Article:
Rona Jaffe’s debut novel was first published in the 1950s when she was just twenty-six. The driving force for her, thematically, was the wall of silence concerning the lives of women at work and going out into the world for the first time. Though she focuses on the publishing industry in New York, the scenarios within these pages could easily have occurred in most working environments and domestic dwellings around the globe. In Jaffe’s prologue she rightfully points out that,
‘Back then, people didn’t talk about not being a virgin. They didn’t talk about going out with married men. They didn’t talk about abortion. They didn’t talk about sexual harassment, which had no name in those days… I realized that these issues were part of their [women’s] lives too.’ (p.x).
Evidently a writer with a crusade, the beauty of Jaffe’s prose is that her characters are so well drawn that they don’t feel stereotypical. Each one reminds you of someone you know, from the girls who smugly announce their pregnancies and bore you with photos of their progeny, to the man who makes the world’s dullest blind date with his one-word answers. So many of the awkward scenarios depicted here are timeless and faithfully honest, even though Jaffe and her peers would have been expected to smile graciously and let such scenes wash over them, instead of criticising. It’s refreshingly frank as a novel, but also compelling in its plot twists. We come to know the main character, the unfortunately named Caroline Bender, as a career woman who is independent and showing distinctly feminist tendencies, yet she wavers at times and considers the ease with which she would give up her job if it meant she was reunited with her first love – ‘nothing happened to her during these three years, nothing of any import’ (p.399). It is depressing to read that such a headstrong woman, with a job she loves and a lifestyle that is all her own, cannot fully retain that as a married woman. We also see the country bumpkin April enjoying an unhappy sexual awakening whilst on the rebound, desperately seeking companionship through a haze of alcohol. Her life is changed forever by rejection and mistreatment, and we understand how she has fallen from grace rather than simply labelling her a ‘slut’, as many of her contemporaries would.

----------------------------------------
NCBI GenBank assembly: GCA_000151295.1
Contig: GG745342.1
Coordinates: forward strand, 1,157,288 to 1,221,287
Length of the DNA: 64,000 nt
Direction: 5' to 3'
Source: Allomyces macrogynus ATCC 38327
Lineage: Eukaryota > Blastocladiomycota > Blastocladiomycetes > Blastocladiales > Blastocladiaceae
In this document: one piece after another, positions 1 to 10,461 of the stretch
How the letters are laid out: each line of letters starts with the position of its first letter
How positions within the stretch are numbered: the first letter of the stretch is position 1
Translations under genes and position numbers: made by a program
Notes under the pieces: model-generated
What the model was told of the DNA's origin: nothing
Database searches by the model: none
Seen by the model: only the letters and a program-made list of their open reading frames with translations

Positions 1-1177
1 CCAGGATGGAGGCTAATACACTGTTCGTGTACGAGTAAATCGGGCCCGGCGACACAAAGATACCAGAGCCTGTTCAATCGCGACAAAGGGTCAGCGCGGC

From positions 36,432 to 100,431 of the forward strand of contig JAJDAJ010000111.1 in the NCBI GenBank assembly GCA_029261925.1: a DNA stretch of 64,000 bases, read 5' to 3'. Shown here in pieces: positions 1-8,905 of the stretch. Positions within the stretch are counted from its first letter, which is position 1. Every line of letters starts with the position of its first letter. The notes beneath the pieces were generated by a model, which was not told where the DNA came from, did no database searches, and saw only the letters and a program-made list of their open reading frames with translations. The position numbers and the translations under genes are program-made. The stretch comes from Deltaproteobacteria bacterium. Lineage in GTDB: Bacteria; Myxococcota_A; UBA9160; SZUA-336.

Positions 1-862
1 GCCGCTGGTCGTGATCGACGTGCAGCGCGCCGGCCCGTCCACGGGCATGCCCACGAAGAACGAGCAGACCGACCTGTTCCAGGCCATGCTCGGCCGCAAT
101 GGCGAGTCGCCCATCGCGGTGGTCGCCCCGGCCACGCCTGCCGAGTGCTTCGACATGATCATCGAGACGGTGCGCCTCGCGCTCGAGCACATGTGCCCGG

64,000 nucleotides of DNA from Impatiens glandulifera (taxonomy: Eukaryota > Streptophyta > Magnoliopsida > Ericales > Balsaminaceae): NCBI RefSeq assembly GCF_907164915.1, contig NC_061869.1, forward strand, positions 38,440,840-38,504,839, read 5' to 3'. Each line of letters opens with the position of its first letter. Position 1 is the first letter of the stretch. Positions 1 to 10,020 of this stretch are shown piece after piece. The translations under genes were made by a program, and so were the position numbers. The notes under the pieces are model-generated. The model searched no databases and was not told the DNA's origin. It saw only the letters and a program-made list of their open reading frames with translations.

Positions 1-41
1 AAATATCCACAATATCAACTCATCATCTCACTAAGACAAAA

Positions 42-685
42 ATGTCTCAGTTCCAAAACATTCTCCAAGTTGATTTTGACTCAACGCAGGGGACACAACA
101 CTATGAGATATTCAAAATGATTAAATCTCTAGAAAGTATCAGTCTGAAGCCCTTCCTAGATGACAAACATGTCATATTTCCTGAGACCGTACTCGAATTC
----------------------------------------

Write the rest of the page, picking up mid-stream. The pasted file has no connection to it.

This is a book that is sincerely deserving of its reissued status, being just as relevant today as it was when it first hit the shelves. We still suffer the embarrassment of sexually inappropriate men in the workplace; we still squirm when family friends set us up on blind dates with utter bores; we still know women who have endured the trauma of unplanned pregnancies and abortion.
To close my review, I’d like to include some of the key quotes from this novel (without spoiling the plot). So many of the passages have stayed with me long after the first and second read, and I would thoroughly recommend it as a piece of pin-sharp social commentary.
Five of the best phrases in The Best of Everything:
‘I have to work like a man, fight for my job like a man, think like a man. I don’t want to be a man, I want to be a woman – and I know damn well I’m not a woman at all even in my better moments, I’m just a young girl with so many responsibilities it throws me into a state of shock.’ (Barbara, p.181).
Mary Agnes, a typist, on unmarried women in their late twenties: ‘Perhaps there’s something psychologically wrong with them.’ (p.229).
‘Girls always think, “I am going to be the exception,” Caroline thought; it’s a weakness of the species.’ (p.343).
‘I wonder what she has that I didn’t have… I’m going to find out’ (Gregg, p.374).
‘What is it you love so much that loving me doesn’t make any difference?’ (Caroline, p.423).
The Best of Everything, by Rona Jaffe, is published by Penguin.